Is it time to redefine ‘innovation’?

Is it time to redefine ‘innovation’?

For good reason, ‘innovation’ is the term du jour of the accountancy sector.

The industry is increasingly embracing innovation, driven by the benefits of improved efficiency and accuracy through advancements, such as cloud storage and automations.

By simplifying routine tasks, reducing the risk of human error, and gaining deeper insights through data analytics, firms can grow like never before at every stage – from onboarding to client exits.

Ultimately, innovation is making the sector more dynamic and responsive to changes in legislation and client circumstances.

We view our onboarding solutions and approach to cloud architecture as innovative, as do our clients, but what does innovation within industry mean and how does it benefit real people working within accountancy firms and beyond?

How do we think about innovation?

We all have a concept of innovation in our heads, perhaps accompanied by images of vast operations of aerospace, manufacturing or chemical laboratories.

More broadly, it has been defined over and over again by individuals and institutions which have consistently led the world in scientific discovery or linguistics:

  • The Cambridge Dictionary: “A new idea or method; the creating and use of new ideas of methods.”
  • Merriam-Webster: “A new idea, method or device; the introduction of something new.”
  • The Massachusetts Institute of Technology (MIT): “The process of taking an idea from inception to impact.”
  • Bessant and Tidd, 2011: ‘Innovation is the process of translating ideas into useful – and used – new products, processes or services” – this definition is employed by the Open University in its Sustainable Innovations and Enterprises

Interestingly, MIT explicitly rejects the idea that innovation can refer to the outcome, stating: “In this definition, innovation is exclusively a process and not a technology or solution.”

What is clear is that several existing – and trusted – definitions of innovation focus on two things:

  • The product or solution itself
  • The process of creation

However, we take the approach that any innovation primarily used in industry, to be truly innovative, must be personal and address a real, person-centred need.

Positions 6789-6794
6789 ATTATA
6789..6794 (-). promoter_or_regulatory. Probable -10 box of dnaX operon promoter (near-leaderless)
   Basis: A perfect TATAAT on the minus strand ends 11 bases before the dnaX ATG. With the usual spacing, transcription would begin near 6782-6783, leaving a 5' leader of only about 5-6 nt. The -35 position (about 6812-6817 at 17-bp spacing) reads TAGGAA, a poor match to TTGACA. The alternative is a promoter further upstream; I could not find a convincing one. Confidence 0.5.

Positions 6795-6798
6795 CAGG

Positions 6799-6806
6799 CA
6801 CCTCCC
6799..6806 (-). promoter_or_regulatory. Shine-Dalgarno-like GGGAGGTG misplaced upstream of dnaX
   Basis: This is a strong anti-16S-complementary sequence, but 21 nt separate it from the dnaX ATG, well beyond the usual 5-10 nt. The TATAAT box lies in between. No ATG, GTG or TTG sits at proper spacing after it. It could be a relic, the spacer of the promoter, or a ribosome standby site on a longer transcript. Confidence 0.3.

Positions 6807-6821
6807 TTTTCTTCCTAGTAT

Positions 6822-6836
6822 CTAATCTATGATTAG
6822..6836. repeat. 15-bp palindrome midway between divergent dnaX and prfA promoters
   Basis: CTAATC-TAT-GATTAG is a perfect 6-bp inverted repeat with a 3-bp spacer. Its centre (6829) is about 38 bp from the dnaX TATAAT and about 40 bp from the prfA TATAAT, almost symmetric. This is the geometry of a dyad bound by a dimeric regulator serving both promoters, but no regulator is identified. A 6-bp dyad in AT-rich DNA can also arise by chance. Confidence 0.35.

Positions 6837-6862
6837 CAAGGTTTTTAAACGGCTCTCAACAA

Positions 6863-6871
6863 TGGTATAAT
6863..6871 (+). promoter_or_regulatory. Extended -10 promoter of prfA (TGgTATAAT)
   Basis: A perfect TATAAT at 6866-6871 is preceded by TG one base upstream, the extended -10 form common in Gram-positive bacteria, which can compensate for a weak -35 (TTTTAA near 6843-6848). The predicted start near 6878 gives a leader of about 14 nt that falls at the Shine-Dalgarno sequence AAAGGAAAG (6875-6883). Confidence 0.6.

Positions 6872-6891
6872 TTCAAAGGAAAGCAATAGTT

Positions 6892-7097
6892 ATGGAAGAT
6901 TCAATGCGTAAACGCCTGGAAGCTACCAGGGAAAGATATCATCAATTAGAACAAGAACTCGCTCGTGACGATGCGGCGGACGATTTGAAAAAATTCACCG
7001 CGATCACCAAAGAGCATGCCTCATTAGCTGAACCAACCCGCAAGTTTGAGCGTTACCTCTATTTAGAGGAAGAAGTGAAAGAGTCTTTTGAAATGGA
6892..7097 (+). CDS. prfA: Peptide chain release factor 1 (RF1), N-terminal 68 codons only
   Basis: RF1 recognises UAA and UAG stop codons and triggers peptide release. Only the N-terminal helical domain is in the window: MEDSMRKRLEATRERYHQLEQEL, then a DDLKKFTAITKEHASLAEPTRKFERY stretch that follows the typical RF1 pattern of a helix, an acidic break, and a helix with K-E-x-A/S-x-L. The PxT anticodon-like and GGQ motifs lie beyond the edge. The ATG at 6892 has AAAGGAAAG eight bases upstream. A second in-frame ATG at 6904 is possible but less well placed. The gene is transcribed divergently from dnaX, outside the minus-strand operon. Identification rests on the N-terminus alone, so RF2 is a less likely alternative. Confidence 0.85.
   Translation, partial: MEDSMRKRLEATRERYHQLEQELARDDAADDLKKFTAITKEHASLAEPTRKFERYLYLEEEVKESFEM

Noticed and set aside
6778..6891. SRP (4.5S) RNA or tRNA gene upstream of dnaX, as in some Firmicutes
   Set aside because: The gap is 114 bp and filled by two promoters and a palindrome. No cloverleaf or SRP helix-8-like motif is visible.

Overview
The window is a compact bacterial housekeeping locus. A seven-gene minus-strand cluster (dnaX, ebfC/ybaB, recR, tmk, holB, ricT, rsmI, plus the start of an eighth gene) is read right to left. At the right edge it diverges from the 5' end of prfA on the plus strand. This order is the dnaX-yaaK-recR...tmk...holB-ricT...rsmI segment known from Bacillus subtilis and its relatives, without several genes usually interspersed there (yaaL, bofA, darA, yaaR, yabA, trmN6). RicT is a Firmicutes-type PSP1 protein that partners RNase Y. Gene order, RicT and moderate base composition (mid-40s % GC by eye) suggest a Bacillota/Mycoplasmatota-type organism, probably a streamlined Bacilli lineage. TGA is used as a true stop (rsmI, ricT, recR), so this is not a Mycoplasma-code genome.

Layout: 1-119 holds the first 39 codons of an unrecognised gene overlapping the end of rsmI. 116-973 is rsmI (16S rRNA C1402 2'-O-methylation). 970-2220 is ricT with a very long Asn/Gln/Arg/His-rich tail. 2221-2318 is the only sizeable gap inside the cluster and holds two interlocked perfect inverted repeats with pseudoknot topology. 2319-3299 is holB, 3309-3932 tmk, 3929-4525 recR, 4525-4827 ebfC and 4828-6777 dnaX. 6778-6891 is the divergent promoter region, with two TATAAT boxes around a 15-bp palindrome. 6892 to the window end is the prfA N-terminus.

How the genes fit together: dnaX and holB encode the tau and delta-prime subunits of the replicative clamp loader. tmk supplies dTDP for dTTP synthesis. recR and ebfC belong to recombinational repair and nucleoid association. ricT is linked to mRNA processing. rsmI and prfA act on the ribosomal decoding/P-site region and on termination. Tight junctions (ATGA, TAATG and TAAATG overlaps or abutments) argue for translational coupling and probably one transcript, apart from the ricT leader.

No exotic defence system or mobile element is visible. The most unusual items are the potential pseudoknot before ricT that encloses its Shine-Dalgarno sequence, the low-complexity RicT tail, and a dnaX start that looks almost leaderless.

The Summa Tech approach to innovation

We aren’t working across grand scales on the frontier of space exploration or a medical breakthrough, but we are still able to deliver meaningful change to the professional lives of our clients.

Take our onboarding solution as an example. We started developing it based on needs that we had observed within the industry, and that set our innovation on a specific path to meet those needs.

As a result of this person-centred approach, we were able to create a solution that addresses the key concerns of those who use it, including:

  • Time – Automated tasks and enhanced accuracy reduce the time it takes to onboard a client and gives accountants back time to focus on other areas.
  • Security – Secure and accurate data storage prevents confusion down the line and any data leaks.
  • Efficiency – Onboarding can be a complex process, so streamlining it enhances compliance and the overall time taken.

Ultimately, this helps our users to achieve a wider goal of enhancing client relationships by delivering a smooth onboarding experience from the very start.

This focus on people and their needs should be incorporated into other standard definitions of innovation in order for us all to know why we invest in and commit to innovative work.

We do it not only because we can, but because we should, to deliver a better experience to real people with tangible requirements and goals.

Want to learn more about our innovations? Contact us today.

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